In the mission to protect the pollinators of the state’s flora and burgeoning agricultural industry, the Virginia Department of Conservation and Recreation (DCR) is looking at mowing public lands less and letting habitats for bees and butterflies flourish. One problem with this is a nasty invasive species that is clogging up state land – Chinese bushclover (Lespedeza cuneata).
Employees at state parks are having to rip the shrubs out of the ground as they continue to pop up around the Commonwealth. According to the DCR, Chinese Bushclover “forms dense stands which choke out native plant species…adds nitrogen to the soil…[and] may encourage further infestation by other non-native plant species to the exclusion of native species adapted to poor soil conditions.”
As the shrub is native to eastern Asia, the DCR lists Chinese bushclover as an invasive species, meaning it can “cause economic and ecological harm, and present ongoing management issues” in the “Mountain,” “Piedmont,” and “Coastal” regions of Virginia. As a thick-growing bush, it crowds out other species of flora that attract pollinators like bees and butterflies.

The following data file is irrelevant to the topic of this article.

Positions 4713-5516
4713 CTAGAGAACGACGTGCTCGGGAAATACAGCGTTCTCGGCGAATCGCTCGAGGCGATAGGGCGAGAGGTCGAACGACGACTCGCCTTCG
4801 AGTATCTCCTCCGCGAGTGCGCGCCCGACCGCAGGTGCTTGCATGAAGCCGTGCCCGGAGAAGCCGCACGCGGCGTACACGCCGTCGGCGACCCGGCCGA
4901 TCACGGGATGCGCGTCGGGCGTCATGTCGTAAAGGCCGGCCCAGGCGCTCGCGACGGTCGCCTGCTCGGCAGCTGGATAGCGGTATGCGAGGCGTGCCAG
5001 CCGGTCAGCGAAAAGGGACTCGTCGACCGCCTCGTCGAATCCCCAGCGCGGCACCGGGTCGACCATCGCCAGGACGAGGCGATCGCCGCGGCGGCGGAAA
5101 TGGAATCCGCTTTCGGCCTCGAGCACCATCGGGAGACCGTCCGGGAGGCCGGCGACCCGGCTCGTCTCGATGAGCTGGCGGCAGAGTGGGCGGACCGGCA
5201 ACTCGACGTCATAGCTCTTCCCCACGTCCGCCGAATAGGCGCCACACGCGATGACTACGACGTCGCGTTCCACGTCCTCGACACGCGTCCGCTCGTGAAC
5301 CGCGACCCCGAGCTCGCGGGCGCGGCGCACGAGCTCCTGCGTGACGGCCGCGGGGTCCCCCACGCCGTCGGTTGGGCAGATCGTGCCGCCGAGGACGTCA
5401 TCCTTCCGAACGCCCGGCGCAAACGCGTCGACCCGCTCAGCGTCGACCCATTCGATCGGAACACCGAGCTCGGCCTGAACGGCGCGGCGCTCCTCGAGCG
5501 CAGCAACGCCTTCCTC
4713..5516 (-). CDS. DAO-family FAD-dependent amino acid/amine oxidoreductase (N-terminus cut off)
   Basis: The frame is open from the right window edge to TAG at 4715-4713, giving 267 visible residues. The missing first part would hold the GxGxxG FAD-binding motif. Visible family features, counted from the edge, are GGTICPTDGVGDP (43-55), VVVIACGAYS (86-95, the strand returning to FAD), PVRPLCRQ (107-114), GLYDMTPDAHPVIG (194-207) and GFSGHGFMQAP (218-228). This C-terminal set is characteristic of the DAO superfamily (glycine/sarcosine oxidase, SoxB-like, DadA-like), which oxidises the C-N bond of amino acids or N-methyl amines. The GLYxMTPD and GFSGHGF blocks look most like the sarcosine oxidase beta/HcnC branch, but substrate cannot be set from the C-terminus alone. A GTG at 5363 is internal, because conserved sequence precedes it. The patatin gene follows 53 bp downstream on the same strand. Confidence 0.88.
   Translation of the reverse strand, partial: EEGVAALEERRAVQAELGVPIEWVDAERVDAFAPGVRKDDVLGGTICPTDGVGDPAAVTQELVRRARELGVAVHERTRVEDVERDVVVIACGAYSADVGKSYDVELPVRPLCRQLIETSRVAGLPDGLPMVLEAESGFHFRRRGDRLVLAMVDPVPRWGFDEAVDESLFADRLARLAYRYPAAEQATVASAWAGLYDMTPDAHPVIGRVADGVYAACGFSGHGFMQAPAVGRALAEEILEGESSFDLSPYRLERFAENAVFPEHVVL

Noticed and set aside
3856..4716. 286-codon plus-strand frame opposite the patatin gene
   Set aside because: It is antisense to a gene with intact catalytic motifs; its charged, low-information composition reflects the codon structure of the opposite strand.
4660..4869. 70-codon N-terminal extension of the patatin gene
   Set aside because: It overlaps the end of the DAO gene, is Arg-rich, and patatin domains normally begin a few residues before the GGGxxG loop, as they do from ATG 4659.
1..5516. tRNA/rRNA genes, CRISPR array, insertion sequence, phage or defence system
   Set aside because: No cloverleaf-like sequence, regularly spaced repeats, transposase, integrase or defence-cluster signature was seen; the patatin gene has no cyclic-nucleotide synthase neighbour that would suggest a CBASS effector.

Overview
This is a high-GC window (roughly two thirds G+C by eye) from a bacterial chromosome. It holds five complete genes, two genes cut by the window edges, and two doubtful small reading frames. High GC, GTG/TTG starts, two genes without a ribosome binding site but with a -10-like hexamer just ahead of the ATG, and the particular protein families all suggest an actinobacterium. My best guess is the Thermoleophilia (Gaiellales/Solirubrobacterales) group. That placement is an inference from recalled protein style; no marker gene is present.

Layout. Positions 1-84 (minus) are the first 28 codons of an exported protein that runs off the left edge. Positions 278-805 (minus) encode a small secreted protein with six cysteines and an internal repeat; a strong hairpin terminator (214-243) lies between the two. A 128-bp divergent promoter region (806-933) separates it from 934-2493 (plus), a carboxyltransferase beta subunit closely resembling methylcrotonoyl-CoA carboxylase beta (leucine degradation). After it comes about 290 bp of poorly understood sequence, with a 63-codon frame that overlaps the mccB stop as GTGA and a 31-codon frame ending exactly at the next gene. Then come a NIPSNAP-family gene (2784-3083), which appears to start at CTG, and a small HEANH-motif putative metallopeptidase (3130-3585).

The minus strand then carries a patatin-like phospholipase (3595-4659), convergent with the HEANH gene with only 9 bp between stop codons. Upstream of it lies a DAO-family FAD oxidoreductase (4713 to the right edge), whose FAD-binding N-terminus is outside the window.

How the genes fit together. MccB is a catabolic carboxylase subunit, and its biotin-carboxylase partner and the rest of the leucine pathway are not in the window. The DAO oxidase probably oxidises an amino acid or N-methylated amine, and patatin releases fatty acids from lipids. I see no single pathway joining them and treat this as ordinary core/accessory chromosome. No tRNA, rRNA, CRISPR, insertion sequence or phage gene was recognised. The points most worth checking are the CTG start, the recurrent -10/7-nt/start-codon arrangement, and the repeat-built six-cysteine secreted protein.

With global bee populations declining at an alarming rate, it would be an absolute shame if someone was going around Virginia planting this invasive species. Of course, it would be even more of a shame if someone was using taxpayer dollars to buy bushes that cause decreasing levels of pollinators, with the bushes eventually being ripped out and thrown away.
Well, it turns out that someone is doing exactly that – the Virginia Department of Transportation (VDOT).
During a meeting at the Capitol in Richmond on Wednesday, both DCR and VDOT officials discussed the presumably irritating issue. Reportedly, Chinese bushclover is used in a mixture of seeds that are planted on steep hills near roadways to help with erosion control.
Lindsay LeGrand, a spokeswoman for VDOT, said the agency has not looked “deeply” into other options for planting, but added that the state transportation department “is committed to using products that are most beneficial for the environment and roadside maintenance,” a report from NBC 12 indicates.
As the invasive shrub begins to dominate ground cover across the U.S., some states like New York have even outlawed its possession. Meanwhile, VDOT is planting it everywhere.